Focusing on the Illness, Not Just the Disease
By Heather Maloney
Beth Israel Deaconess Medical Center staff
David Roberts was your typical young doctor: busy, hardworking, and, with a hectic schedule, not always careful to take the time to eat right and exercise.
That was before he was diagnosed with cancer.
In fact, he diagnosed himself with cancer, but that's jumping ahead a bit.
It all started in 2002.
Dr. Roberts, now the Clinical Director of the Division of Pulmonary, Critical Care & Sleep Medicine at Beth Israel Deaconess Medical Center in Boston, was giving a presentation one morning when he began to feel terribly ill. He didn't know it at the time, but his spleen had spontaneously ruptured.
He sought out a colleague to examine him, then walked into the ER to be treated for what they thought were kidney stones. When he didn't respond to the treatment, he was sent for a CAT scan.
"While I was in there, the head of GI radiology walked in and I thought, 'gee, I wonder why he's here,'" Roberts says. "And then it hit me."
"I asked him if I could look at the scans," he said. "As soon as I sat down in front of them, I said 'this looks like I have lymphoma.'" It was May of 2002. Roberts was 33 years old.
He was treated with surgery and chemotherapy, and was out of work for seven months. But through it all, one thing kept coming up.
"When I was sick, I found that colleagues kept asking me 'What's it like to be a patient?'" Roberts says. "And I realized that, despite seeing thousands of patients, most doctors don't really know what it's like to be a patient with a life-threatening illness."
That gave him an idea.
Roberts applied for the Rabkin Fellowship in Medical Education, BIDMC's premiere professional development program for medical educators, and spent a year learning how to teach. This led to the development of his teaching module, "Reﬂections From the Other Side: Doctor as Patient."
Today, Roberts frequently speaks to physicians about his cancer diagnosis, and what it's like to be on the other side of the proverbial fence.
"I've given this talk to medical students, residents, nurses, laypeople...just about everyone," he says. "And I tell them all the same thing: as doctors, we tend to focus on disease, not illness."
Roberts believes this disconnect is not the fault of the doctors, it's just that most doctors have never experienced the anxiety and fear that goes along with having a serious illness.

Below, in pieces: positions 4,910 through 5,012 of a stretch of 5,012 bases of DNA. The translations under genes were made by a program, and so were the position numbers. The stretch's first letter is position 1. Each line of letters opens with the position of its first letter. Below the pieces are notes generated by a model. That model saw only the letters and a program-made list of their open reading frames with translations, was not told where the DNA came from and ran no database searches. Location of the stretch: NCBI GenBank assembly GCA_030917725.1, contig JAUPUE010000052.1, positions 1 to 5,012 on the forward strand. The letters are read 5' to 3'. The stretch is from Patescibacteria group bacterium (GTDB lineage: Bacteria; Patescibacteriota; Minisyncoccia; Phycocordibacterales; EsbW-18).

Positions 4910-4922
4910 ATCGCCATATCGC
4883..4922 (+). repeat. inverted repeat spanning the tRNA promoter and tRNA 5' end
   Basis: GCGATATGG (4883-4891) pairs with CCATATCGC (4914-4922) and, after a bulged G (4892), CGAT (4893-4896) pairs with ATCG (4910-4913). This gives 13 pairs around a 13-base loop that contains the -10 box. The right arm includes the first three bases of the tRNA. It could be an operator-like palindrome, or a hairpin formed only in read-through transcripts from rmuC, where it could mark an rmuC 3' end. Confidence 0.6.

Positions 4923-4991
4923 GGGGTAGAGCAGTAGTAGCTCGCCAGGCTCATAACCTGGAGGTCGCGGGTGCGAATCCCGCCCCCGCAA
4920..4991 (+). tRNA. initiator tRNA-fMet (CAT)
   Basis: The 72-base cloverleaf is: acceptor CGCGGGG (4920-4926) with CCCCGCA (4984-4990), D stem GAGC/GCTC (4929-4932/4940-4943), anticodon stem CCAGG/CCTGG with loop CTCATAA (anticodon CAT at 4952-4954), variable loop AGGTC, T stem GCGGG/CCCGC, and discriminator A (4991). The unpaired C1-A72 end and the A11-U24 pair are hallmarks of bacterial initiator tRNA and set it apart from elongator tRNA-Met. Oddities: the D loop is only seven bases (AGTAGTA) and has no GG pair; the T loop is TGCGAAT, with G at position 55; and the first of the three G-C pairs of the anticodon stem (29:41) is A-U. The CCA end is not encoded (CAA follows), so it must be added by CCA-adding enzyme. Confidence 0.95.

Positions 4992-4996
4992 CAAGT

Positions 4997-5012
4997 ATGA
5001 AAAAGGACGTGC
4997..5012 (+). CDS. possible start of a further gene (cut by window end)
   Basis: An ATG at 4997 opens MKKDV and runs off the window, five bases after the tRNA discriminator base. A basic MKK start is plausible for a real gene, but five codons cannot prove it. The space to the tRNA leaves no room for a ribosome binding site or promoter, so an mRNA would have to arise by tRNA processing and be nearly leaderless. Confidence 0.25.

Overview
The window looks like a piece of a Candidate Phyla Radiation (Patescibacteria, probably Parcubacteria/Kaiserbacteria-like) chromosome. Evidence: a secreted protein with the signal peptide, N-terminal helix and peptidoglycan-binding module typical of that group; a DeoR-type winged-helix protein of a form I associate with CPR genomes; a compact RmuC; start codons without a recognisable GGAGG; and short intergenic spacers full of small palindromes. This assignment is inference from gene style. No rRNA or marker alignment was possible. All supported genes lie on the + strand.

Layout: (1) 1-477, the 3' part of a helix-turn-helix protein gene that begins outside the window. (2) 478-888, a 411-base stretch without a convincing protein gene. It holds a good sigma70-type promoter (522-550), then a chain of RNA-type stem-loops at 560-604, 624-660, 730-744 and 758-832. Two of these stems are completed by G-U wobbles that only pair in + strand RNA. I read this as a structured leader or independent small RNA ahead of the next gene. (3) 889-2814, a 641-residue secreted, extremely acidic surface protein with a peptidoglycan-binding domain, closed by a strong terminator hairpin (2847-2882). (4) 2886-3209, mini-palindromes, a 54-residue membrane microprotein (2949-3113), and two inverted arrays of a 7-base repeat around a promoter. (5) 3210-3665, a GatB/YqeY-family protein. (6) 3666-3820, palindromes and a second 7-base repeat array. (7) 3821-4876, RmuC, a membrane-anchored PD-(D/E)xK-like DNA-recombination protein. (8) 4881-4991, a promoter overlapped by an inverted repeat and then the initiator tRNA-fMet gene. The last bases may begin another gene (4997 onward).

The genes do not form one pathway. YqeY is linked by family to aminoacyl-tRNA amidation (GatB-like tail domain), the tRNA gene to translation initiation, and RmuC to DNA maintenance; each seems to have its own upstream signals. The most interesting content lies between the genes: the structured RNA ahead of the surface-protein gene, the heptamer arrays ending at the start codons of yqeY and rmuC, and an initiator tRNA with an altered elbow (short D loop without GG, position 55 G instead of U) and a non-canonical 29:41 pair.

"Being a patient opens your eyes," he says. "I tell all of them that they can use the experience of patients to improve what they're doing."
Roberts relates the story of curious colleagues who asked him what he did with all of his "free time" during his seven-month recovery.
"It was a question that seemed hard to understand," he says. "There I was, sleeping 16 hours a day because I felt sick and exhausted. But that's the part of illness that we sometimes don't see."
And Roberts is careful to practice what he preaches.
"When I was sick, I was followed with PET scans and CAT scans," he says. "And I found that each time, I got really worked up waiting for the results."
"As pulmonary physicians, my colleagues and I order 100 chest CAT scans a month. It occurred to me that my patients were probably going through the same stress and anxiety waiting for their results as I did," he says. "Now, we make a big effort to call patients as quickly as we can with their results."
The response to Roberts' program has been overwhelmingly positive.
"It really resonates with medical students, especially," Roberts says. "And it resonates with the both physicians and the public because everybody understands that illness is devastating no matter who you are."
Today, Roberts is healthy.
"I feel pretty lucky, and I appreciate all the excellent care I received," he says.
Above content provided by Beth Israel Deaconess Medical Center
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Posted December 2009